Earlier today, an article was published by The Stage in which producer Danielle Tarento was quoted as saying of theatre bloggers, “This is a massive generalisation, but a lot of people are not ‘proper writers’. They do not have the intellectual background or historical background or time to know what they are writing about.”
And then Twitter exploded.
My natural instinct is always to give people the benefit of the doubt in cases like this, ever since I was 18 and the local paper quoted me as saying my A-Levels had been easy (definitely not what I said) – so I naturally assumed the quote had been taken out of context. And there’s a good chance it was, particularly since in the same breath Danielle Tarento acknowledges the massive role bloggers play in spreading the word to a wider audience.
But that hasn’t stopped people getting upset about it, and the fact that the article was published at all seems like as good a reason as any to pause and ask: what qualifies someone to write about theatre?
I don’t come from a writing background, as evidenced by the noticeable absence of the novel I’ve been trying to write for years. I don’t come from a performance background either, unless you count a few appearances in school nativity plays and a brief spell in a drama group which I’m pretty sure only ever managed one production (I can’t remember what it was; all I know is we all said, “He’s not there!” a lot, and I was supposed to have a German accent). This worries me, because in addition to all the professional critics out there, it often feels like most other theatre bloggers are either students or practitioners of theatre. This, in my head, means they must know a lot more about the subject than I do, so I’m at a double disadvantage before I’ve even started.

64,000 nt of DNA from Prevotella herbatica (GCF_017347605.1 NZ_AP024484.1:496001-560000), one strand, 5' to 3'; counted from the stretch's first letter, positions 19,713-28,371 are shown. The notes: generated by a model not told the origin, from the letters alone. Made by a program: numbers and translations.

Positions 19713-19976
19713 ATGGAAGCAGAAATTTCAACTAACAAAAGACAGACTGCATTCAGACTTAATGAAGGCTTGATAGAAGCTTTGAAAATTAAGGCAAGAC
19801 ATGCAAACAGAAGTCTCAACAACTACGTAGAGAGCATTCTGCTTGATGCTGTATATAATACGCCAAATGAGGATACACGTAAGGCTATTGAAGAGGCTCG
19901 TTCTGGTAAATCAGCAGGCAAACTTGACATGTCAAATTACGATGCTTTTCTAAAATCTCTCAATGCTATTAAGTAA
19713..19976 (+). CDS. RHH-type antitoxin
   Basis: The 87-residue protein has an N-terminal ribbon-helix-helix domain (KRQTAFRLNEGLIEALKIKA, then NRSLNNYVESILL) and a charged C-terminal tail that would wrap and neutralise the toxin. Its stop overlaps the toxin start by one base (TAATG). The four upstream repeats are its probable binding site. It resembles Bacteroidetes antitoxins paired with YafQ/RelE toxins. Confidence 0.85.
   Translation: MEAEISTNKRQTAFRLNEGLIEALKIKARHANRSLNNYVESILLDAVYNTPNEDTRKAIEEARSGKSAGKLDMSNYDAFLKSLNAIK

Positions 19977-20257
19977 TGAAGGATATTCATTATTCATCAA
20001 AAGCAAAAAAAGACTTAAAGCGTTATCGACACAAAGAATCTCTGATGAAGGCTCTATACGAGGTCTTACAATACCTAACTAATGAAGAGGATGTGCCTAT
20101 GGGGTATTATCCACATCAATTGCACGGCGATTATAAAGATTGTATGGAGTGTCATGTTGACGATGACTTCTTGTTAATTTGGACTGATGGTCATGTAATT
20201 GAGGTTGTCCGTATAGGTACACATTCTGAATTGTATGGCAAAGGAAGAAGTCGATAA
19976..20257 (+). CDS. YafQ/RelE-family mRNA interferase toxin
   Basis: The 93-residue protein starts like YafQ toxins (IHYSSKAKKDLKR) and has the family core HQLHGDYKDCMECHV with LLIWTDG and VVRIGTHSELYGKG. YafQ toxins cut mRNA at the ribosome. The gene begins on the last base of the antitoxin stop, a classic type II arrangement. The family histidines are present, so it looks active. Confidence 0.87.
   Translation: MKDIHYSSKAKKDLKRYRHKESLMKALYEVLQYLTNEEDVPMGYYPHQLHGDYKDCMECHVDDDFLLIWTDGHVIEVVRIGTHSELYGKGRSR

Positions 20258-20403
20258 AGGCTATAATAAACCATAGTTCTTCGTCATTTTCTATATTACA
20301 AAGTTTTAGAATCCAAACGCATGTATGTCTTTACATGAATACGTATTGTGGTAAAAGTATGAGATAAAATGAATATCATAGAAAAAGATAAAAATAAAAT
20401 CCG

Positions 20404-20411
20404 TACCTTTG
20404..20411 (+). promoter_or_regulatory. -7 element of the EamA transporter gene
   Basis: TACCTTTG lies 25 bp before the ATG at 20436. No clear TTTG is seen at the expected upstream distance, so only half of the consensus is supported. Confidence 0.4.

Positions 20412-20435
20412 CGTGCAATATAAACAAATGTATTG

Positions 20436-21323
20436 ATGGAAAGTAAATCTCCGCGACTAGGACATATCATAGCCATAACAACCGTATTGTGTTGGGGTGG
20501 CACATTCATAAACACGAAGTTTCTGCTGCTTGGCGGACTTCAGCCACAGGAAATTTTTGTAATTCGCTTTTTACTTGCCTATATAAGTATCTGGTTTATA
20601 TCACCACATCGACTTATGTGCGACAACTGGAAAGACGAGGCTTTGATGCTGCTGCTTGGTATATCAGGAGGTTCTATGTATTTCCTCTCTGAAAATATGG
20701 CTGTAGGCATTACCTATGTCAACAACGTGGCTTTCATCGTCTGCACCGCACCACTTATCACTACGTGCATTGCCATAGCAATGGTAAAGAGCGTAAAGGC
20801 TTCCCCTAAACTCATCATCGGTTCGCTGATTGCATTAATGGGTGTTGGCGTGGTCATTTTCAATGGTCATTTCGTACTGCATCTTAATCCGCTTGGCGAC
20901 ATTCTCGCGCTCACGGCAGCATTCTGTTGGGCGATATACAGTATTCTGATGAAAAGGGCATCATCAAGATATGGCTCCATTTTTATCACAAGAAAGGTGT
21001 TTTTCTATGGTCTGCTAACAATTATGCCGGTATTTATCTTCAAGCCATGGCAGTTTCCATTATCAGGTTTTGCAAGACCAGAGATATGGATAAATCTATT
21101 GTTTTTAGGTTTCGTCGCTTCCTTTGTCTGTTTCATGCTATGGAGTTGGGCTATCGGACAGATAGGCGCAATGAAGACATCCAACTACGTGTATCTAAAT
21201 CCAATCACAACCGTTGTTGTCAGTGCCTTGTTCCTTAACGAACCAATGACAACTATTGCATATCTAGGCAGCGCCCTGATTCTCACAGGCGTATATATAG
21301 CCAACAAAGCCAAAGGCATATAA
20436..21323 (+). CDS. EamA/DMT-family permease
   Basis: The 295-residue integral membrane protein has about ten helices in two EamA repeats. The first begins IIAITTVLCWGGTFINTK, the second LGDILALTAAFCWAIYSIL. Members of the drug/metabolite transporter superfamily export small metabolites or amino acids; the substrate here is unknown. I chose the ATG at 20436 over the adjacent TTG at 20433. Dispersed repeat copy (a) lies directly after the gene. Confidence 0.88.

I fell into theatre blogging totally by accident – it began as an occasional topic on a blog about stuff that makes me happy, and grew from there. Next thing I knew, I was reviewing regularly for three other sites, and eventually decided it was about time I started a specialist theatre blog of my own. And here we are.
150(ish) reviews later, here are a few things I know:
– Like most theatre bloggers, I’ve been going to the theatre my whole life, which means I have 30 years of experience as an audience member. True, I’ve only been reviewing for just over a year, and I’m too scared to look back at some of my early reviews because I’m sure they were very, very bad. But the only way to improve is to keep trying, and I like to think I’ve got at least a bit better over the past 12 months.
– Like most theatre bloggers, I have a full-time job to pay the bills. So I don’t have a lot of free time to work on reviews… but I make time. I stay up late, I use my lunch break and my commute, and the other day I sat in a restaurant with my family and ignored them all for a good five or ten minutes while I finished up a review – which I later rewrote because I hated the thought that I’d rushed it and not done a good job.
– Like most theatre bloggers, I don’t review because someone’s paying me. I do it because I want to; because I want to support theatre and share something I love with others. (Although if anyone wants to pay me, that’s totally okay. Just putting it out there.)
– Like most theatre bloggers, I sometimes worry my reviews aren’t intellectual enough, or that I’m somehow “doing it wrong”. But then I remember I’m not writing an academic essay; I’m writing for people like me, who enjoy a good show and might want to go and see something they may otherwise not have heard about. And it’s my blog, so as long as the review is honest and accurate, I can’t really mess it up.
So, what qualifies someone to write about theatre? Personally, I think passion, dedication and having an opinion are worth a lot more than using big words or having every comma in the right place (which is saying something, because I really care about correct punctuation). And if today is anything to go by, the theatre blogging community is overflowing with all these things.
The battle between bloggers and critics is, apparently, an endless one. It raises its head regularly, usually on Twitter, and everyone gets outraged every time. It is unfair to make the sweeping statement that bloggers aren’t proper writers, especially since some of us only plucked up the courage to start applying that label to ourselves very recently. But actions speak louder than words (or should that be words speak louder than tweets…? I don’t know), so let’s put our energy into proving our worth, by blogging on with pride, improving and learning as we go, and giving it 100% like we always do.